Limited knowledge of elasmobranch diversity and their particular threats, habitat use, catch and bycatch trend, is leading to depletion of several species with global conservation concern in the Bay of Bengal region (e.g. Ganges shark, giant guitarfish, and wedgefish, sawfish amongst many) [13, 24, 27, 28]. In addition, a historical baseline is lacking. Hence, the chances are high that several species are already depleted without being recorded or receiving any conservation or management actions [13, 29]. The scenario is exacerbated by the presence of the highest shark fishing and product exporter countries in this region (e.g. India) [1, 25, 30]. Indeed, India was one of the top shark fishing countries from 2007 to 2017, landing on an average of 73842 tonnes of sharks [25], contributing up to 9% of reported global landings [25, 3133]. Although Bangladesh contributes significantly to the marine fisheries sector in the Bay of Bengal region, surveys regarding elasmobranchs in Bangladesh have been limited [34], with several questionable reports due to misidentified species or less knowledge on the range of these species [35, 36]. Only a few studies exist on the taxonomy and diversity of this group with sporadic catch pattern analysis and no or limited biological or ecological studies. Elasmobranchs were excluded from marine fisheries research for a long time due to difficulties in taxonomy, handling large specimens, resource constraints, and, most importantly, an underestimation of value in the formal marine fisheries sector, which has led to Bangladesh to be one of the most data-deficient countries globally.

To advance the understanding of the impacts of artisanal fishing on elasmobranchs in the Bay of Bengal, this study addressed critical knowledge gaps in evaluating the elasmobranch species composition (with correct and up-to-date taxonomy) of landings across key sites, including seasonal occurrence, distribution, and relative abundance, together with efficacy of gear type (i.e. to understand what gears are prone to more by-catch of elasmobranchs) and trade information. On this basis, the current status of the impacts of fisheries on elasmobranchs in the Bay of Bengal is discussed. The findings provide crucial information for conservation and management actions both in this region and globally, including Red List assessments and the UN Sustainable Development Goals (SDGs). Recommendations are made for conservation and management, as well as priorities for future work.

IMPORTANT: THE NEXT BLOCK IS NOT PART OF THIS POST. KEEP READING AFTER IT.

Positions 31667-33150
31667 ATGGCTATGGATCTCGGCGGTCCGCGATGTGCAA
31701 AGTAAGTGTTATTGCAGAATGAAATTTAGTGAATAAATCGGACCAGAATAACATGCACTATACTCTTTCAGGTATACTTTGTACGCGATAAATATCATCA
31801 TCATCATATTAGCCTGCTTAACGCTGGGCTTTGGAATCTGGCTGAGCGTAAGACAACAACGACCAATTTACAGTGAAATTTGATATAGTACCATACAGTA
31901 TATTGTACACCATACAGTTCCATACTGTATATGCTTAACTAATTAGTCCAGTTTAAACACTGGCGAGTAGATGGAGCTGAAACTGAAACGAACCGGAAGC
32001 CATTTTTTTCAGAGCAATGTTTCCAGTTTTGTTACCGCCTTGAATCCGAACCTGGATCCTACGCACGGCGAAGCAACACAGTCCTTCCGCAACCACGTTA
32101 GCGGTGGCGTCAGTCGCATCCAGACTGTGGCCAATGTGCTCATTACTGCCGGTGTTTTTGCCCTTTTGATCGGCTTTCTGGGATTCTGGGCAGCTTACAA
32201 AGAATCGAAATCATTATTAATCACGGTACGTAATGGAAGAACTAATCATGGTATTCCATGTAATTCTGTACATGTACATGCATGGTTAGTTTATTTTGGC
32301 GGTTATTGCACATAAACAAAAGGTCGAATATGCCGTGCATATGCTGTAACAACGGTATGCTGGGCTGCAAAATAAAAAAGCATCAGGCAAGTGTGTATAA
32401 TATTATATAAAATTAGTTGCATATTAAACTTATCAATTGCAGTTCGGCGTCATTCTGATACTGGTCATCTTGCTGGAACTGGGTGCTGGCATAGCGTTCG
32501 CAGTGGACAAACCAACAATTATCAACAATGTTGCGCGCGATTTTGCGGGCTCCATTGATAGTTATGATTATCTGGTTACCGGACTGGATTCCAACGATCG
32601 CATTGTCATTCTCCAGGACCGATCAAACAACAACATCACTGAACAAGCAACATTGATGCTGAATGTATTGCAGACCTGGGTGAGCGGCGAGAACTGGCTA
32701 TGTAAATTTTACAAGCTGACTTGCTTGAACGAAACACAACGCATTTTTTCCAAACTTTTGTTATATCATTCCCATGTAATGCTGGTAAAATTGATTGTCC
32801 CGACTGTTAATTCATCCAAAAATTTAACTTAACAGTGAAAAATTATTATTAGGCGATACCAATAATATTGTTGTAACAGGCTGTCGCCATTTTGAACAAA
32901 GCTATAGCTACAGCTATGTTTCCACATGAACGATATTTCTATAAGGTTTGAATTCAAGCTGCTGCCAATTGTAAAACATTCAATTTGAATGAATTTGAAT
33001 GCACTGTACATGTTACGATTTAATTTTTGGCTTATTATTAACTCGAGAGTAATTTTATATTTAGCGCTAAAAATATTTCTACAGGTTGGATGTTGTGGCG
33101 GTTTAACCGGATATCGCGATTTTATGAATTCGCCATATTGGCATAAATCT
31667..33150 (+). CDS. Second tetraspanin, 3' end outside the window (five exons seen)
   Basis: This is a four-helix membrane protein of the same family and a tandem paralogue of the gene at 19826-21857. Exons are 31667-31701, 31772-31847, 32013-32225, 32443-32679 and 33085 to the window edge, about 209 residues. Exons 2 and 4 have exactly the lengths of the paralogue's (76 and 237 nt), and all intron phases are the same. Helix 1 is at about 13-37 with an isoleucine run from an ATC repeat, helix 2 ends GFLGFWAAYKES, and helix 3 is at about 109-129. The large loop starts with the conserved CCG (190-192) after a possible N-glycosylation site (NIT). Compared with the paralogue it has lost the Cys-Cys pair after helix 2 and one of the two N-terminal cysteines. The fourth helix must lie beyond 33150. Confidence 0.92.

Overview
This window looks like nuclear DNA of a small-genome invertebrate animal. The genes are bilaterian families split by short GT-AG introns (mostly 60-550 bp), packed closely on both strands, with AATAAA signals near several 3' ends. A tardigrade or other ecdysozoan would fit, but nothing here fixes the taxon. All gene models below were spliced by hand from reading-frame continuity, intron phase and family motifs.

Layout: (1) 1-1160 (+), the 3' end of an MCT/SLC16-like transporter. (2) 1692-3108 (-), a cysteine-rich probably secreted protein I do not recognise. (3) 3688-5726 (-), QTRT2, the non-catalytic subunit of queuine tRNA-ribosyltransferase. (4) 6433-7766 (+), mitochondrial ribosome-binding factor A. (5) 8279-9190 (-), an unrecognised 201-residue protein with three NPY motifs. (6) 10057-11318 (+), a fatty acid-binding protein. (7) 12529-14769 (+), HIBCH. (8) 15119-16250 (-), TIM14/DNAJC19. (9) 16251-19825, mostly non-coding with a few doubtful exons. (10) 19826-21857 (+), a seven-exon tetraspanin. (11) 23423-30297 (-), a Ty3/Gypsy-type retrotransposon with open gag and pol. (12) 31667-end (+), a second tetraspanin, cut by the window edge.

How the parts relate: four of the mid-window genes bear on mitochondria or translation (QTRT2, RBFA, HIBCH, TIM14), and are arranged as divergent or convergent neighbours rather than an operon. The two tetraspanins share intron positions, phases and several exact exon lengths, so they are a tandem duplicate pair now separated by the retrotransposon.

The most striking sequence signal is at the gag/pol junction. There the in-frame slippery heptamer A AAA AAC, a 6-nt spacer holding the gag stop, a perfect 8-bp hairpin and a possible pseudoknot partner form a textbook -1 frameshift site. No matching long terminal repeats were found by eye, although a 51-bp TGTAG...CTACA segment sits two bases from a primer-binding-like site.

2. Materials and methods

2.1. Geographic context regarding threats and fisheries of elasmobranchs

The Bay of Bengal is a highly productive and heavily exploited ecosystem [37]. Due to the high productivity of this region, the historical fishing pressure has always been high with new and emerging fisheries [13]. Bay of Bengal is surrounded by eight developing countries (Bangladesh, India, Indonesia, Malaysia, Maldives, Myanmar, Sri Lanka and Thailand) with a high dependency on marine resources [38]. Hence, all these countries deploy an unprecedented number of fishing fleets to harness marine resources overexploiting the stocks for decades [3941]. In addition to overfishing and harmful fishing techniques, such as industrial bottom and midwater trawling, Illegal, Unreported and Unregulated (IUU) fishing and high discard rates in different fisheries, other anthropogenic activities are problematic, including pollution (e.g. toxic run-off, heavy metal pollution and oil spills), harmful coastal agriculture and aquaculture practices, unregulated tourist activities (e.g. plastic pollution, light and noise pollution) and climate change [38, 4261]. Documented impacts of these include habitat degradation, shifting spawning grounds, frequent coral bleaching [4245], eutrophication, and a range of climate change impacts (e.g. sea-level rise, warming and ocean acidification) [47, 49]., all of which augment the problem, leading to shifting baselines and increasing the risk of stock collapse.

Bangladesh is situated at the northern tip of the Bay of Bengal. The dynamic coastline of Bangladesh comprises three major regions: the Ganges tidal plain in the west, which includes the Sundarbans Reserve Forest; the Meghna deltaic plain in the south-central region, and the Chittagong coastal plain in the east [6264], along the coastline of 710 km [65]. The Sundarbans Reserve Forest lies within the Ganges-Brahmaputra delta in the Bay of Bengal, formed by the confluence of the Ganges, Padma, Brahmaputra, and Meghna rivers. It is the world’s largest contiguous halophytic mangrove forest, spanning 10000 km2, 62% in south-western Bangladesh, and the rest in India [66]. Its highly complex ecology includes freshwater, estuarine and marine habitats, thereby making it a unique habitat for many species [67], including elasmobranchs.

The fishing pressure in Bangladesh is substantially high [50]. The majority of the fishing in Bangladesh is conducted by artisanal fishers, employing gears including drift gill nets, set-bag nets, long lines, and trammel nets [68], targeting mostly hilsa, Tenualosa ilisha (Clupeidae) with some number of elasmobranchs either as by-catch or target (Haque in prep.). A total of 67669 boats with 188707 gear units are in operation in the coastal and marine waters with 247 industrial trawlers (in 2019) [50, 69]. There is substantial IUU fishing, in the form of under-reported commercial catch, discarded by-catch (e.g. sharks) [94] and subsistence catches [70], exploiting about a total of 442 species of fish and 915 species of other marine organisms which were reported from the coastal and marine waters [65].